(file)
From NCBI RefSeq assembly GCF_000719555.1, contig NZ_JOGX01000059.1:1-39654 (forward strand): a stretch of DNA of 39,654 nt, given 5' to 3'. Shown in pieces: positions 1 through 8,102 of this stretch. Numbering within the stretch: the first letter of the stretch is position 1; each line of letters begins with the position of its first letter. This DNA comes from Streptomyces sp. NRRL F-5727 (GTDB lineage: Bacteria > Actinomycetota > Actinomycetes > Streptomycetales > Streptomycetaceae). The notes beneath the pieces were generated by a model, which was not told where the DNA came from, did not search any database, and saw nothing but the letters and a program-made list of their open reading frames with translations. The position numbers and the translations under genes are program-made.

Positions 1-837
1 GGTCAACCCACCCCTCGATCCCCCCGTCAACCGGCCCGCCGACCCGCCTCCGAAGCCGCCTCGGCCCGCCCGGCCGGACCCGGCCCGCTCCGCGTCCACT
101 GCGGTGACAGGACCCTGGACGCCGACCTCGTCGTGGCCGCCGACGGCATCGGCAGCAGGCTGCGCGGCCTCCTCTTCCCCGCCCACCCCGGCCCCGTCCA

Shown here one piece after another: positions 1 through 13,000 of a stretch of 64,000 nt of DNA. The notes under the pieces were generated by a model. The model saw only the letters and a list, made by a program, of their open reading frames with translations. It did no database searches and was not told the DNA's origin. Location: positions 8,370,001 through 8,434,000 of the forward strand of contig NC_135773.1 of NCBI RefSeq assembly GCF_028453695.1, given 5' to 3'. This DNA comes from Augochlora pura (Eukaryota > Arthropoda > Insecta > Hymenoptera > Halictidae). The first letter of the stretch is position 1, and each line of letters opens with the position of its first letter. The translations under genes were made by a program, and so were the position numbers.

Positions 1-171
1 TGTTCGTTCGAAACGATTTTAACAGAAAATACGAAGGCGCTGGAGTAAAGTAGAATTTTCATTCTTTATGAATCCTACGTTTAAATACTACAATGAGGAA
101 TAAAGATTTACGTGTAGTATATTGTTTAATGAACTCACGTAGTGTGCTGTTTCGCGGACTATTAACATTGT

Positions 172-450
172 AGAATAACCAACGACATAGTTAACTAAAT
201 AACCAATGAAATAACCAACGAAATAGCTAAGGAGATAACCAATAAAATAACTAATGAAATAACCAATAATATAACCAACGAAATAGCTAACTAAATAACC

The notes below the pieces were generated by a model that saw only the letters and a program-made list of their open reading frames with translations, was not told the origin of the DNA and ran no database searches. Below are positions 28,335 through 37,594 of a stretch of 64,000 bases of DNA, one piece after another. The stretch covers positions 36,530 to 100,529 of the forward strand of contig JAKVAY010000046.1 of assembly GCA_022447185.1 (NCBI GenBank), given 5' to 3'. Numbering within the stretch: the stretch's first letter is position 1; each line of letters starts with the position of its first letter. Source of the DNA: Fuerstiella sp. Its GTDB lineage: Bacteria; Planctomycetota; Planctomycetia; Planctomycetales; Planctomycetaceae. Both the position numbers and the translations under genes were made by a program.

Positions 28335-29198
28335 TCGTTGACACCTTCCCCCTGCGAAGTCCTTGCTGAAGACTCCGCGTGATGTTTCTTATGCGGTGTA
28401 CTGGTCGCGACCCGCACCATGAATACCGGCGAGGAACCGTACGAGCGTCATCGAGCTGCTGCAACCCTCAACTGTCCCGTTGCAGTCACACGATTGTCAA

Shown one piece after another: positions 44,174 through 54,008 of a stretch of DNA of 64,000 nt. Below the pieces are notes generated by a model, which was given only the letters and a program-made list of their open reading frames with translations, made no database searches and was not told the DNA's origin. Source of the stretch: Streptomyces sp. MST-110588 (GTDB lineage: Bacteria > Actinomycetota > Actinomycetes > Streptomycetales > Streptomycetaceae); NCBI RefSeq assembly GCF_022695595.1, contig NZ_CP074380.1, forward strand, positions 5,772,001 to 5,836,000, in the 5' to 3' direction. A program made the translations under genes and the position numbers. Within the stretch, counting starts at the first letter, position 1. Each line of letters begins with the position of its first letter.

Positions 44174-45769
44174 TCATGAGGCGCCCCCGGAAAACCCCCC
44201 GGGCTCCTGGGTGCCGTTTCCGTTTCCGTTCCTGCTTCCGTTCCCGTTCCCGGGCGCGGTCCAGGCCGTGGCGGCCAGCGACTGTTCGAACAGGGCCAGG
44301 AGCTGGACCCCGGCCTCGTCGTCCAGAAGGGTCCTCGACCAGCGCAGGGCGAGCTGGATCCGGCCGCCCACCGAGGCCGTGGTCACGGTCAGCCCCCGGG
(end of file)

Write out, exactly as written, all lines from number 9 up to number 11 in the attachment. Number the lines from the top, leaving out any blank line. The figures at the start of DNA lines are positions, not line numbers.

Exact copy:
Positions 172-450
172 AGAATAACCAACGACATAGTTAACTAAAT
201 AACCAATGAAATAACCAACGAAATAGCTAAGGAGATAACCAATAAAATAACTAATGAAATAACCAATAATATAACCAACGAAATAGCTAACTAAATAACC